Ever wonder how the Dutch fare in North America for voice overs?
Check out this exclusive interview with native Dutch voice talents Hans van den Nieuwendijk and Christa DeRidder of DoDutch.com, a Dutch pair living in the United States of America.
I had the fantastic opportunity to touch base and interview Dutch voice talents Hans van den Nieuwendijk and Christa DeRidder of DoDutch.com.
I contacted Hans after reading a recent press release DoDutch.com distributed last week. Here’s a delightful interview with two people who literally “Do Dutch!”
Stephanie: I’ve always wanted to go to Holland and have relatives living there. Tell me, which part of the country were you from originally?
Hans: I was born in Dordrecht, grew up in the southwestern part of The Netherlands (Terneuzen), studied in Tilburg (Brabant) and lived in Amsterdam, Almere, Boskoop and Veenendaal.
Christa: I was born in Vlaardingen (near Rotterdam) and grew up in Melissant (south of Rotterdam) and in Bonaire (The Dutch Antilles, near Aruba). I also lived in Germany for a couple of years and also with Hans in Boskoop and Veenendaal.
Hans: In October 2002 we were relocated to the DC area, and when my contract expired, we were lucky enough to win two Green Cards in the lottery. Last December we moved to beautiful Colorado and are both freelance voices, translators and producers.
Stephanie: How hospitable have you found the North American market to be for Dutch voice overs?
Hans: You know, I am still amazed by the fact that a lot of Dutch narration is being produced and edited here in the US. You think they would outsource it to The Netherlands. But all-in-all, it’s has been a fun ride. Somehow we Dutch are looked upon as nice and easygoing people and even during (ISDN) sessions technicians and clients listening in come with with stories of their time in The City of Sin (yes, that is Amsterdam) making those sessions sometimes feel like you’re in a bar yourself. Doing business here in the US has been extremely pleasant.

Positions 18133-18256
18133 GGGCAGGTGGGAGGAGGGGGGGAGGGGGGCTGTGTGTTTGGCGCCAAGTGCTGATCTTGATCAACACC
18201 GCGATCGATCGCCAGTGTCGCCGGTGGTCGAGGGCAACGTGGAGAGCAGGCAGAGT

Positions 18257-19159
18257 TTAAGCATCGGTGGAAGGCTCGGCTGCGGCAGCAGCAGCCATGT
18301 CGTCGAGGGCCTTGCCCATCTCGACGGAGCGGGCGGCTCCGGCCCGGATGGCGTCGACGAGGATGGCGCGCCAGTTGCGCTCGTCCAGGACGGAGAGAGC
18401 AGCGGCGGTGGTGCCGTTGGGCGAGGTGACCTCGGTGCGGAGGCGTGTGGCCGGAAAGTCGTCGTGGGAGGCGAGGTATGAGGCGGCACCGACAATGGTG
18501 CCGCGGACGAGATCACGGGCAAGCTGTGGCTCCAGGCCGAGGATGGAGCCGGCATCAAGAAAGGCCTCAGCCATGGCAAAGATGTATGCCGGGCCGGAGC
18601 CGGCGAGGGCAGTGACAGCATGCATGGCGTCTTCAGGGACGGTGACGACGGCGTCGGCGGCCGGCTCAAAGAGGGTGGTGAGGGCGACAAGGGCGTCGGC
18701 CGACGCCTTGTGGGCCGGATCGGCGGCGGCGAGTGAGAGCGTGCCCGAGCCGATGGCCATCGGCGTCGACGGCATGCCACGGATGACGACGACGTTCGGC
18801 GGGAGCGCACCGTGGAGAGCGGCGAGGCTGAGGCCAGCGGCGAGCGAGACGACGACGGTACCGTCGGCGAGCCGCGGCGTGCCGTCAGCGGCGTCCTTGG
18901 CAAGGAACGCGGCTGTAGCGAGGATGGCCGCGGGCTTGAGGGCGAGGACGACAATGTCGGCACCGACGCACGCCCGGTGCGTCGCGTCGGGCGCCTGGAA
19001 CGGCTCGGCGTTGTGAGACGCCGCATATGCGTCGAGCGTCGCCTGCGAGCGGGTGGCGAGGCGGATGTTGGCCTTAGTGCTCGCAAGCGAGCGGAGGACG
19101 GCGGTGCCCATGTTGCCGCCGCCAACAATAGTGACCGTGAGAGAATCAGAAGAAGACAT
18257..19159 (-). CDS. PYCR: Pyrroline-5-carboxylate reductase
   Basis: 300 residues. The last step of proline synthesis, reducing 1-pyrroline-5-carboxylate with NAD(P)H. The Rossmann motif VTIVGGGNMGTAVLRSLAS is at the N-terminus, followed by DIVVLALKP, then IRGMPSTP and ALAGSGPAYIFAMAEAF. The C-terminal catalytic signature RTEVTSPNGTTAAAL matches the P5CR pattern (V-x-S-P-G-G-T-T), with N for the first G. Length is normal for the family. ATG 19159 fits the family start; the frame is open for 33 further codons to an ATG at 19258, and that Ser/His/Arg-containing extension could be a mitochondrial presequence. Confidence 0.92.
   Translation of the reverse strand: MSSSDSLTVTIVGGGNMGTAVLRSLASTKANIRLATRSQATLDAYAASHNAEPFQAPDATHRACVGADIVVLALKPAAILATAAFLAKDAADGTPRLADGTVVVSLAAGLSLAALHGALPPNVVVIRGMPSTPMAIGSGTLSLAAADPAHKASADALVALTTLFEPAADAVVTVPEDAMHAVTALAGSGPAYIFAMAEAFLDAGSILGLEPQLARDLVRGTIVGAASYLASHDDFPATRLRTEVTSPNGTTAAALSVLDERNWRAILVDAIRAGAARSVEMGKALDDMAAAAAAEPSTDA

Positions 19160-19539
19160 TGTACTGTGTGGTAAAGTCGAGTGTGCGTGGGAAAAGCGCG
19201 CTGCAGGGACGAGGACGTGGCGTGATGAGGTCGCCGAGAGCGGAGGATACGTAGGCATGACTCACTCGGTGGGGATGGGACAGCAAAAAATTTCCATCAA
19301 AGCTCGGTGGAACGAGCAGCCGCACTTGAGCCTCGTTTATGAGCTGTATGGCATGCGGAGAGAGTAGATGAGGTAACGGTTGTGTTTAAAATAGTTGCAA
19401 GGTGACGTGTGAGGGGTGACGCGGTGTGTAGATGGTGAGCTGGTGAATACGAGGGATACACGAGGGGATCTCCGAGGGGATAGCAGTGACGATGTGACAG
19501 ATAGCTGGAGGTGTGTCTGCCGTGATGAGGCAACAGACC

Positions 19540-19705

Stephanie: Do you perform your voice overs as a duo (both male and female voice used in the same project) or is most of your work recorded separately for different clients?
Christa: We do. Mostly we work on projects by ourselves, but every now and then we do voice projects together. We once recorded a GPS system together, that was a lot of fun. I can only imagine someone who knows us, buying that GPS and just can’t get away from us. It sure makes us laugh out loud every now and then. “Oh no, that’s Christa telling me where to go… let’s change to the male voice… Oh no, that’s Hans…”
Stephanie: That must be pretty comical!
Do you perform in English as well as Dutch? I’ve heard that in Holland you have to learn English at school in addition to Dutch. Are you both fluent in English as well as Dutch?
Hans: We are fluent in both languages and yes, even before birth in Holland you are susceptible to the American-English language since we do not dub movies or TV shows into our own language but use subtitles instead. The downside to that is that we hardly can speak British-English, but we are increasingly recording in English. One American client told me that having an European-English accent voice over, improves the credibility of its product. You just have to watch the American commercials to see proof of that.
Stephanie: What kind of projects bring you the most Dutch voice over work?
Christa: For me, the most work right now comes from a work safety project. Most of it is multiple choice questions… abcd… abcd…. abcd….
Stephanie: What are your favorite projects to work on?
Hans: I have been doing news voice overs for over 12 years now and that still is a lot of fun. But playing different roles and exploring my voice outside the straight narration perimeter is a great challenge and I hope to have the opportunity to do that more often. It is always good for voice talents, however experienced you are, to keep playing with your voice.